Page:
Thanks for joining into this experiment of mine. I knew you’d have some interesting things to add to the conversation.

    Joanna Youngs last blog post..5 Power Packed Posts to Keep You Thinking After Blog Action Day

  5. Brad,

    Every time you publish a blog post or comment, or for that matter a comment on another blog, you are representing yourself, your brand and your blog, and the material which you publish should reflect this.

    If you were blogging about Eminem (a rap artist known for his angry and often potentially offensive lyrics), then you probably want to catch that ‘agro’ type of feel and publish the ‘uncut’ version of your thoughts – foul language and all.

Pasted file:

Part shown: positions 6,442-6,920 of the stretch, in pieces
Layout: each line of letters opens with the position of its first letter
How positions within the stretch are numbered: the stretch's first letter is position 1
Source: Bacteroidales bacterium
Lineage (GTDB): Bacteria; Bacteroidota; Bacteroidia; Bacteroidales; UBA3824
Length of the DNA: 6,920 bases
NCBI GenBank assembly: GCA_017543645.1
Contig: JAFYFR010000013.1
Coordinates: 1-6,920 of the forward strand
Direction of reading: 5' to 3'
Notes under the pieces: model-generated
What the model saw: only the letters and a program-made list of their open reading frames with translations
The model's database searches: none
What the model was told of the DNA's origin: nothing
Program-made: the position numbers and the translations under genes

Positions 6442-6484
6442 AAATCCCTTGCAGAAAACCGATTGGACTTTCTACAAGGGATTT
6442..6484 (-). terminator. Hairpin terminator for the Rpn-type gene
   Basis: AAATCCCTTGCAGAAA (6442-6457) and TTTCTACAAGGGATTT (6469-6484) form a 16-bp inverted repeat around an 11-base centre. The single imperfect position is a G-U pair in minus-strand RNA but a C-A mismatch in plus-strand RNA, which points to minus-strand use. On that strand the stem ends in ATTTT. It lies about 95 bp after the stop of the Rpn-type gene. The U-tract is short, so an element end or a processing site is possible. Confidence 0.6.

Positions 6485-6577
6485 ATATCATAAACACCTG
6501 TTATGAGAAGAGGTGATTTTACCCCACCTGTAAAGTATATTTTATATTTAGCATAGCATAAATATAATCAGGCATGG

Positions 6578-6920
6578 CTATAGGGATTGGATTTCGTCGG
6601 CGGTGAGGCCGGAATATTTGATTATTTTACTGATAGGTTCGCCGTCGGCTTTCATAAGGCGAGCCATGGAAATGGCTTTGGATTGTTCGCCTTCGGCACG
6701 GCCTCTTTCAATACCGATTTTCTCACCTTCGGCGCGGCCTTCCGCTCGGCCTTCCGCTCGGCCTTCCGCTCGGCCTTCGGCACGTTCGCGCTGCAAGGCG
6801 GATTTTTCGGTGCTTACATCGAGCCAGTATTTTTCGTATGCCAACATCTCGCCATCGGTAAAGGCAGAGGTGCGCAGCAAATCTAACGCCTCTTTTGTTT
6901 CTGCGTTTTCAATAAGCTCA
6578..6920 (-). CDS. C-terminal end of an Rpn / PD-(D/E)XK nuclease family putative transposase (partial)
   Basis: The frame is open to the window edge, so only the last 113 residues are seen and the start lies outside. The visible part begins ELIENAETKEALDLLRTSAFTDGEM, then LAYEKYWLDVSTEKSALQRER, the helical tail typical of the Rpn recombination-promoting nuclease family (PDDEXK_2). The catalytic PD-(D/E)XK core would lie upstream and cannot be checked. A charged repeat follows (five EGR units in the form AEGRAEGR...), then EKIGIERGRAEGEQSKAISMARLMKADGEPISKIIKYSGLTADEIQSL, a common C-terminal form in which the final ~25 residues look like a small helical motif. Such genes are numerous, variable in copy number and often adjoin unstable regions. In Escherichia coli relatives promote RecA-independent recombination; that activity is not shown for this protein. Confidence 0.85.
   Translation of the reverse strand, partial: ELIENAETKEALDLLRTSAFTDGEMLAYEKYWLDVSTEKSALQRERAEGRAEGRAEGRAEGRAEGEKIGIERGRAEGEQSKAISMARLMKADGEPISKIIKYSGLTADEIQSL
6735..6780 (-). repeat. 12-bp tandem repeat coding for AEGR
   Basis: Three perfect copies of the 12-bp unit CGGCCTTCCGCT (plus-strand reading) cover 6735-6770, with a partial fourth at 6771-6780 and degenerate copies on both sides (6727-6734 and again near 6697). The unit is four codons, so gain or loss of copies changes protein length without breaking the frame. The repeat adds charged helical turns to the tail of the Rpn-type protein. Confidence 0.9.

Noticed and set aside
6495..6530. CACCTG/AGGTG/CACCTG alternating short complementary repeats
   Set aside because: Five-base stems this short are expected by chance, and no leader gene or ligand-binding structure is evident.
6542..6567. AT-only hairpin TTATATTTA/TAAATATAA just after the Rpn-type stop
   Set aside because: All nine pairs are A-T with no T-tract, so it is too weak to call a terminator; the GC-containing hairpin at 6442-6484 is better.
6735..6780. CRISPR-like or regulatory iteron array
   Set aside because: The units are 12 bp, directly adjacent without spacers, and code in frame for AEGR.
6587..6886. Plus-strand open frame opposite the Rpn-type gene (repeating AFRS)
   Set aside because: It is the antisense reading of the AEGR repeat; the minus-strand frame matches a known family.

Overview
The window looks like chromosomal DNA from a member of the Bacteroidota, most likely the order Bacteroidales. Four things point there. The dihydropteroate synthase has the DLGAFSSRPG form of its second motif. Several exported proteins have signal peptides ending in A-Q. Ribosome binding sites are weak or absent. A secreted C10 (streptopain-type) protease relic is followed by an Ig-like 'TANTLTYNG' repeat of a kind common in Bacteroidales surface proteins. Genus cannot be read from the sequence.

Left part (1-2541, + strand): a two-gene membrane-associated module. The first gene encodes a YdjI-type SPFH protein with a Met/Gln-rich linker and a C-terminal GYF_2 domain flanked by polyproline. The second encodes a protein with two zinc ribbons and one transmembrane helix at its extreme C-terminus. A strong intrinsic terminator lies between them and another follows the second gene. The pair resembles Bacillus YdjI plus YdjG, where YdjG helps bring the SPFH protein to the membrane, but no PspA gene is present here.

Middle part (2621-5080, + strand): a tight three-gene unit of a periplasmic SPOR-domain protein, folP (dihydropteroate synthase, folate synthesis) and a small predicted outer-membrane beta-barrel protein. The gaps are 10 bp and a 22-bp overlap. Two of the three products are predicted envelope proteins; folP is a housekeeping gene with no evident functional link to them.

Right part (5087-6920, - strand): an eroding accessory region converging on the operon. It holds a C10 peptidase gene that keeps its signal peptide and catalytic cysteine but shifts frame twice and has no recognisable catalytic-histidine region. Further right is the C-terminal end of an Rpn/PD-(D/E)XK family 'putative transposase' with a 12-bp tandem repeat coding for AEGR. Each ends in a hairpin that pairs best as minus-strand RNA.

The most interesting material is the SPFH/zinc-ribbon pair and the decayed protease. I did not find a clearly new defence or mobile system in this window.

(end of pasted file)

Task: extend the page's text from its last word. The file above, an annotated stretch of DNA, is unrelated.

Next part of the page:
However, in the majority of cases, publication of such raw material will not be well received by the target audience and will be damaging to your personal brand and/or reputation.

    The same applies the publication of any work related communication, which should reflect the image which your company is trying to project at all times.

    Andrews last blog post..Do SRI funds lack accountability?

  6. Karen, Did you save those resignation letters? It’d be interesting to hear how they sound to you now. Talking about cathartic … A colleague of mine once spent the better part of a year composing a poison pen letter to his Volvo dealer. I can’t remember if he ever sent it, but he sure enjoyed writing it. Every time he came up with a real zinger, he’d run it by me and he was the happiest guy in the office!

    Brad Shorrs last blog post..Did I Really Send That??